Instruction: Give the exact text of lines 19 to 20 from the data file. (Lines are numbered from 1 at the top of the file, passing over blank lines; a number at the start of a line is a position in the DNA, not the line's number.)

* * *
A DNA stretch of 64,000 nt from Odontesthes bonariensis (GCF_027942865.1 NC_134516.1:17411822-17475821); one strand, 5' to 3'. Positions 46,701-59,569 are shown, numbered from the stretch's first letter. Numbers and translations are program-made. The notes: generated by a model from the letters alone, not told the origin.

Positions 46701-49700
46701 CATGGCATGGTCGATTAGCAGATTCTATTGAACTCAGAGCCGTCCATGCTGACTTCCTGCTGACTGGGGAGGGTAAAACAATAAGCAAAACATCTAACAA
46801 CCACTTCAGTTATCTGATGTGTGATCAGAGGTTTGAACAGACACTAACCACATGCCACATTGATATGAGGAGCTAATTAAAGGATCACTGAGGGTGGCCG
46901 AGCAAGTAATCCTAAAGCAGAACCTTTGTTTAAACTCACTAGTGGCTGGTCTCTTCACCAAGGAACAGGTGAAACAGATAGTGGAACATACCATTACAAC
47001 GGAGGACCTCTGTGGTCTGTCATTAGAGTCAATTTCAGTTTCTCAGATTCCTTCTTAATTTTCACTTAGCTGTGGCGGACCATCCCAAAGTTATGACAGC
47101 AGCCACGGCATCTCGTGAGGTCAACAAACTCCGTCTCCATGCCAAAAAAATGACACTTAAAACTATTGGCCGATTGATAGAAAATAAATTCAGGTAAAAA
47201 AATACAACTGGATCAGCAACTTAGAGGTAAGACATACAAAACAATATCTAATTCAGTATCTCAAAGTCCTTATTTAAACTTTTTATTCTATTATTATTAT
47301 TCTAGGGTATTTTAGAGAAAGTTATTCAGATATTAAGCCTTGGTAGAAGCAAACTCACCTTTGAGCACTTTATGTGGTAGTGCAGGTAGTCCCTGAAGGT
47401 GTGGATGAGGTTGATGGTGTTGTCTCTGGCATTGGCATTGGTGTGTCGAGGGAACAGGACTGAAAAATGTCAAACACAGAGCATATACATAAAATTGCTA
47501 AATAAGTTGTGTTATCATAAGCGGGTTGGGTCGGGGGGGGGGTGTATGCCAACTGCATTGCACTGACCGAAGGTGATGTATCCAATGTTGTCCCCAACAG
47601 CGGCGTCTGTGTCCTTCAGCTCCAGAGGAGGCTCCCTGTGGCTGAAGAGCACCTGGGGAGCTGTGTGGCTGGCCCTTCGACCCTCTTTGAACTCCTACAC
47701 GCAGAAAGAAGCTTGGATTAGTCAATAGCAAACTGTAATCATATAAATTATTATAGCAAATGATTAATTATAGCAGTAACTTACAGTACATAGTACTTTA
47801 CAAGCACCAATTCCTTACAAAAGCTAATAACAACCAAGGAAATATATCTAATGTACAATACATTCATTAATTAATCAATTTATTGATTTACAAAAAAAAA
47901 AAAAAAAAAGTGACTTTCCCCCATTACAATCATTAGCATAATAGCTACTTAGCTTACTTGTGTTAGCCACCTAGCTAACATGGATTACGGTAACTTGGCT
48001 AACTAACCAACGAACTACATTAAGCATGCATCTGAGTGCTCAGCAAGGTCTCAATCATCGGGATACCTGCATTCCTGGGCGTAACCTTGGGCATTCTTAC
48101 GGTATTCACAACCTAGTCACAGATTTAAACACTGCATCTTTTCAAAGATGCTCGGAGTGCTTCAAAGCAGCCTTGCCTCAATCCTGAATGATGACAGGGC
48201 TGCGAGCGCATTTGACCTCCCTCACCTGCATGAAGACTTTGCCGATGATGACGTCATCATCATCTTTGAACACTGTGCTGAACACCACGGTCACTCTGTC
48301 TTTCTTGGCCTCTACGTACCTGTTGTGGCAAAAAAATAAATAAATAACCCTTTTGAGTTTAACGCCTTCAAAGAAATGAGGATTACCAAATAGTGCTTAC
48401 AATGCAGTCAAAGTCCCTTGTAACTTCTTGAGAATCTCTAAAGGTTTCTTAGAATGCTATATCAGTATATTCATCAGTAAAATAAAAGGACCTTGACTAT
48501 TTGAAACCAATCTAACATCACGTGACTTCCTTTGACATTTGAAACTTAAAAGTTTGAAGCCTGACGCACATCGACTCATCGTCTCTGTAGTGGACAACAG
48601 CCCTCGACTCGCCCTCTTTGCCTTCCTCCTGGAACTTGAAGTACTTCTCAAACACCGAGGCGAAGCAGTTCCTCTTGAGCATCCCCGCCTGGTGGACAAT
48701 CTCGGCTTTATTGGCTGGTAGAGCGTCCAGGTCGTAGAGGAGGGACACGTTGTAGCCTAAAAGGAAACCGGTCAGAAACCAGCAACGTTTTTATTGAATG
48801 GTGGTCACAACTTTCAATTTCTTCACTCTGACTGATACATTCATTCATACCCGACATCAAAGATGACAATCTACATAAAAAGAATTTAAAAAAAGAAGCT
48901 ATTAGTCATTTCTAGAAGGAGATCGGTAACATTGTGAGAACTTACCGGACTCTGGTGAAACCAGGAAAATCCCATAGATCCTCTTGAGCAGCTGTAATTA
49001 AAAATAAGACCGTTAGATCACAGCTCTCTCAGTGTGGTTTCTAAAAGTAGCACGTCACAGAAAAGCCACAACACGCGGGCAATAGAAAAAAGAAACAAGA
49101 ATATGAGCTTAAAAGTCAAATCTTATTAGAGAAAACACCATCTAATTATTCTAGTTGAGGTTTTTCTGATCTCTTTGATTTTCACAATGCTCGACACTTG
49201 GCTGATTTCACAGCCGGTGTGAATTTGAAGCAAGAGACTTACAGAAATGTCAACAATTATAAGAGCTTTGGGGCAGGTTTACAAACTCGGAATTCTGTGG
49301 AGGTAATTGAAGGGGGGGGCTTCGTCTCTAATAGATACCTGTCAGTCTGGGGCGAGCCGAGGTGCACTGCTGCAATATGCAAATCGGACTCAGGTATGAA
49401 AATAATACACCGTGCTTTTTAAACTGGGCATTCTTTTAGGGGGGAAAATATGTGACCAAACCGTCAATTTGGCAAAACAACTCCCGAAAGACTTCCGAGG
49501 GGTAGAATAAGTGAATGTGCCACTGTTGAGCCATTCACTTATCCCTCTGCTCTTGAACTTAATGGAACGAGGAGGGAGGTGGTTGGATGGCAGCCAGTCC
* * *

48301 TTTCTTGGCCTCTACGTACCTGTTGTGGCAAAAAAATAAATAAATAACCCTTTTGAGTTTAACGCCTTCAAAGAAATGAGGATTACCAAATAGTGCTTAC
48401 AATGCAGTCAAAGTCCCTTGTAACTTCTTGAGAATCTCTAAAGGTTTCTTAGAATGCTATATCAGTATATTCATCAGTAAAATAAAAGGACCTTGACTAT